Wednesday, April 23, 2014

Gabriel Garcia Marquez

Gabriel Garcia Marquez died last week. I only read about it last night. It hadn't occurred to me he might even be close to passing, though I'm sure on some level I recognized he wasn't a young man (he was 86).

I obviously didn't know Marquez personally; I only know him through his work, and I only discovered that in the last few years, when I happened across a copy of One Hundred Years of Solitude in the library here in the boonies. After that it was The General in His Labyrinth, and last year Love in the Time of Cholera.

I'm probably more focused on plot when I read than I should be. If the story is interesting to me, then I want to see how it ends, and digressions from that can irritate. Marquez, though, had this ability to constantly introduce new characters, even taking a page or two to detail their lives up to then, and keep me enthralled. He was still doing that 400 pages into Love in the Time of Cholera, and I was eager to see what he'd cooked up for each one. Maybe it was because he made every character's life seem fascinating in its own way. I think even if he had a described a character living what we'd call an "ordinary" life, he would still have made that character interesting, if only for the novelty of having lived such a life.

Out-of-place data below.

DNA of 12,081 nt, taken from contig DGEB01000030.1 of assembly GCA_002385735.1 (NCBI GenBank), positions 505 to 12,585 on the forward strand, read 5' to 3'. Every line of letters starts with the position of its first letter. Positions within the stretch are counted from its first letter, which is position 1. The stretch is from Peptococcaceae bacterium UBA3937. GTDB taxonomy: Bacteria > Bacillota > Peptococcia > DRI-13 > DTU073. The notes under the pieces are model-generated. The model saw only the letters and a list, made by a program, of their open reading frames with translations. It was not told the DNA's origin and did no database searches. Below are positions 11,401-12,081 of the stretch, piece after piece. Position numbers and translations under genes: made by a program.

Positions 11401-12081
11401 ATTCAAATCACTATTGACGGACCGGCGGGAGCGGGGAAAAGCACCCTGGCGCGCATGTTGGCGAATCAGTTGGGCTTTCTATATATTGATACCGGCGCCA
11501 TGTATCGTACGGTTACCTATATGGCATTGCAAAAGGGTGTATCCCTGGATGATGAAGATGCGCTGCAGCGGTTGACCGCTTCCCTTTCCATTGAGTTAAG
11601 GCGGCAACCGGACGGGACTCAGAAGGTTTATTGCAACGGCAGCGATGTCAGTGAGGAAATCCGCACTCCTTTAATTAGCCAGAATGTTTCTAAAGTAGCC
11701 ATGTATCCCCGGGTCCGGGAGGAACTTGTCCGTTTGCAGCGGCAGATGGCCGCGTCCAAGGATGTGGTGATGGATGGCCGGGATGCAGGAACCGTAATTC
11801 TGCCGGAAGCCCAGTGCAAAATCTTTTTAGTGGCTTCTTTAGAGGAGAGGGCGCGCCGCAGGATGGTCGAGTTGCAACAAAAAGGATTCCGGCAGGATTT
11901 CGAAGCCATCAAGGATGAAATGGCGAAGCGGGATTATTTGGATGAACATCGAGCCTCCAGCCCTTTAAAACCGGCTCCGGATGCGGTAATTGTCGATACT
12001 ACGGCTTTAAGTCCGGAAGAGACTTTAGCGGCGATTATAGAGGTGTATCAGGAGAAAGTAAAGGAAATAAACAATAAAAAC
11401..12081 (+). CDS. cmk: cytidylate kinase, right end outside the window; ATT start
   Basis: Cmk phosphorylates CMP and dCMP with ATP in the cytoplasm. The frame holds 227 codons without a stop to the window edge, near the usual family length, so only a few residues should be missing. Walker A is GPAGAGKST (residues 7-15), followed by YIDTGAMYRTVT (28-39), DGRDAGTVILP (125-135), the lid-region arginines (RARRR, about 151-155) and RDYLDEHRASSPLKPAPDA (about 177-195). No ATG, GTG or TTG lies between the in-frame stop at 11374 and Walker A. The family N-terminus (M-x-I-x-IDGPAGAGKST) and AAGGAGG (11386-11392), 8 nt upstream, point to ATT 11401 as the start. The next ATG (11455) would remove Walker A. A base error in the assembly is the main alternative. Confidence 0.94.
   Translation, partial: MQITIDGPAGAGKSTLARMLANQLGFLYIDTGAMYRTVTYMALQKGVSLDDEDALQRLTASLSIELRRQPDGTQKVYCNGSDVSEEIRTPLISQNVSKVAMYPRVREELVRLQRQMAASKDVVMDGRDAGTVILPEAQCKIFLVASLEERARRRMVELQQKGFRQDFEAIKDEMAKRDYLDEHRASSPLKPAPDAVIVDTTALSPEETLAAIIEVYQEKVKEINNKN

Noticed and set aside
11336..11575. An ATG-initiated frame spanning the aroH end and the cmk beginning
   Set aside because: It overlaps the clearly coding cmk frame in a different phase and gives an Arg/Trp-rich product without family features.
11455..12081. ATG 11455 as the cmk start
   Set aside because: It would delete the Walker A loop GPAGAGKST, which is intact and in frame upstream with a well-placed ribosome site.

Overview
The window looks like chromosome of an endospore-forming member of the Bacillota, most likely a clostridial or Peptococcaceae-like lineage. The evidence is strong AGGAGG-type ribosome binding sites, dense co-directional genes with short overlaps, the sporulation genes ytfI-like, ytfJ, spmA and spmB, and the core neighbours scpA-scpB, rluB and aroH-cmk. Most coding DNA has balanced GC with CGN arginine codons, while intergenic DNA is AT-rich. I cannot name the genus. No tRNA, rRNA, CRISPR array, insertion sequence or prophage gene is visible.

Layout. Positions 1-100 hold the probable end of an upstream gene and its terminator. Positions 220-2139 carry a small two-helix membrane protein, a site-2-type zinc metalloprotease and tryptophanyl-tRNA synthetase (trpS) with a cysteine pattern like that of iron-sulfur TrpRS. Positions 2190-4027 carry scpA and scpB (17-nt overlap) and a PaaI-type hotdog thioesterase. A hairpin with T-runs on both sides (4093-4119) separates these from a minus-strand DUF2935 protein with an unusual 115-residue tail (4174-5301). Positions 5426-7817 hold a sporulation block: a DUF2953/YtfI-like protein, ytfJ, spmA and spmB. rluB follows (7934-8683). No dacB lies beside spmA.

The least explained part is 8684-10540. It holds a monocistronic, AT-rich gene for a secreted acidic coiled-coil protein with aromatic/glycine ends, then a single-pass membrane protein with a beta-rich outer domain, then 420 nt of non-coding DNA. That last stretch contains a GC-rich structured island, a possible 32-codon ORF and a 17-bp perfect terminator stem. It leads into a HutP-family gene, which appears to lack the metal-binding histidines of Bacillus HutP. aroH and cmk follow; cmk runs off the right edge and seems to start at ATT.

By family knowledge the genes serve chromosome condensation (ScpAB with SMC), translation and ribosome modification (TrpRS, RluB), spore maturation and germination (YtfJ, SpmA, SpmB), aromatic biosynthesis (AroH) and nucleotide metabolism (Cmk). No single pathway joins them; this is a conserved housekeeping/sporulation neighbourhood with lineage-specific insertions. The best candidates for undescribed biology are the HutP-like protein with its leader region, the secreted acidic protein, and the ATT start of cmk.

Maybe it's because Marquez seemed so adept at capturing those little quirks that make up human nature. The resilience in the face of long odds, the conflict between what a person knows is best, and what they want. That was what I found most  intriguing about his portrayal of Simon Bolivar in The General in His Labyrinth. Bolivar knew that for democracy to flourish in South America, they had to learn to lead themselves. They couldn't keep turning to him, and so it was good they had finally roundly declined to even nominate him for the presidency. Even so, it hurt his pride a little. He had grown used to being the savior, the hero, and he wanted to be asked, just one more time, so he could decline it. He knows the way things worked out is for the best, but it doesn't eliminate that desire to be wanted. I think it was that ability to write characters I enjoyed the most.

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